The recent update on enterotypes1 was an important read.
Yes, we desperately need to reduce the dimensionality of the gut microbiome data and discover the stable “archetypes” of the microbiome functional states.
The concept of genera-based enterotypes is a step in this direction. However, one may feel a “sense of fragility” while reading the 2017 update paper. And it is not only related to inter-study and inter-clustering-method variations of the results but – fundamentally – to the type of the data taken as a base of such classification.
While genus-level classifications look as a valid approximation of functional-level differences on the surface, one can potentially question the very base of this assumption.
Let’s imagine what will happen when such clustering will be eventually done on the basis of the whole-metagenome data in a large enough scale?
We may foresee 2 strategic possibilities:
Hypothesis #1. The fine-grained genomic data will refine the structure of the genera-based enterotypes, while the overall, bigger picture enterotype landscape will stay the same.
Hypothesis #2. The finer-resolution metagenomic data will reveal entirely different (or loosely correlated to the genera-based enterotypes) stable microbiome states, where the “stability core” will be related to deeper functional patterns, transcending the phylogeny level.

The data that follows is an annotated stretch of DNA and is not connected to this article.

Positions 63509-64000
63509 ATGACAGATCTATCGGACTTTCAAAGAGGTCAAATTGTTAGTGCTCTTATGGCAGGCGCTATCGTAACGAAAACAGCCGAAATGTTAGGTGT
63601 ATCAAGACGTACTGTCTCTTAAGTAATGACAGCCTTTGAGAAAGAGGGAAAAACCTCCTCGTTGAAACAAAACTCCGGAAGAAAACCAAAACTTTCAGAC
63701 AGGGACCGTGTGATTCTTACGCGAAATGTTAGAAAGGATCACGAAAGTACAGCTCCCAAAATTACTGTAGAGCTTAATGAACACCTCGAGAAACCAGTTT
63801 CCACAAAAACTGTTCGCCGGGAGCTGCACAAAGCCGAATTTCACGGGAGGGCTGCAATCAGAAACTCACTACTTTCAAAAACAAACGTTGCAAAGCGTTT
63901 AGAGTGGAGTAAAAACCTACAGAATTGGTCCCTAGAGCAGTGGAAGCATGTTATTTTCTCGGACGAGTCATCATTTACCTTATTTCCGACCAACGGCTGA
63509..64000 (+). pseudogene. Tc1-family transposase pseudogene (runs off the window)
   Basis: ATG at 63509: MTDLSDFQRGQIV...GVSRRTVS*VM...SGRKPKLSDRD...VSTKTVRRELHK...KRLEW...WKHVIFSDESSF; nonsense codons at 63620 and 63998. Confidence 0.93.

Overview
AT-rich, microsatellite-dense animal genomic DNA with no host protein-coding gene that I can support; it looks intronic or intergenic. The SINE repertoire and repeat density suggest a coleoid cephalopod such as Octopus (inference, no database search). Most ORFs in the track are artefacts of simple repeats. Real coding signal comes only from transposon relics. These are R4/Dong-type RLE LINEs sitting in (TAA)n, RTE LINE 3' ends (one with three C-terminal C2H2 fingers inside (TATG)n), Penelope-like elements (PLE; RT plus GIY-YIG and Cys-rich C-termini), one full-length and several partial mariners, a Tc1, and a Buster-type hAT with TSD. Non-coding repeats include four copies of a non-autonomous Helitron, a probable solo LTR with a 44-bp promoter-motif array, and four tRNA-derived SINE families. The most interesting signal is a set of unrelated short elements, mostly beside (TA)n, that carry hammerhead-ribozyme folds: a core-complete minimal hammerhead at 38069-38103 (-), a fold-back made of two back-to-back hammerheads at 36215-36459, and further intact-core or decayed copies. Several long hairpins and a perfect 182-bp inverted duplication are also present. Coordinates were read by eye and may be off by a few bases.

Let me introduce a remote analogy. Let’s imagine that some aliens started to study human population on this planet. What “subtypes” would they see right away? – Obviously, skin color. And since the spatial distribution of humans also tends to correlate with the skin color, this would be considered by aliens as “substantial” evidence that the skin color is a primary functional characteristic of the human beings.
And we know that what is really “functional” may lie in a totally different dimension.
This may explain the fragile nature of the current enterotypes: if they, in fact, represent a shadow of real deeper-functionality “archetypes” of community composition via (limited) functionality-genera correlations, then the projection of the real (functional) enterotypes onto the visible (genera-based) enterotypes may be highly non-linear, resulting in falling of the classification apart in a number of cases.
So, intuitively I am inclined to the Hypothesis #2. However, the time will tell.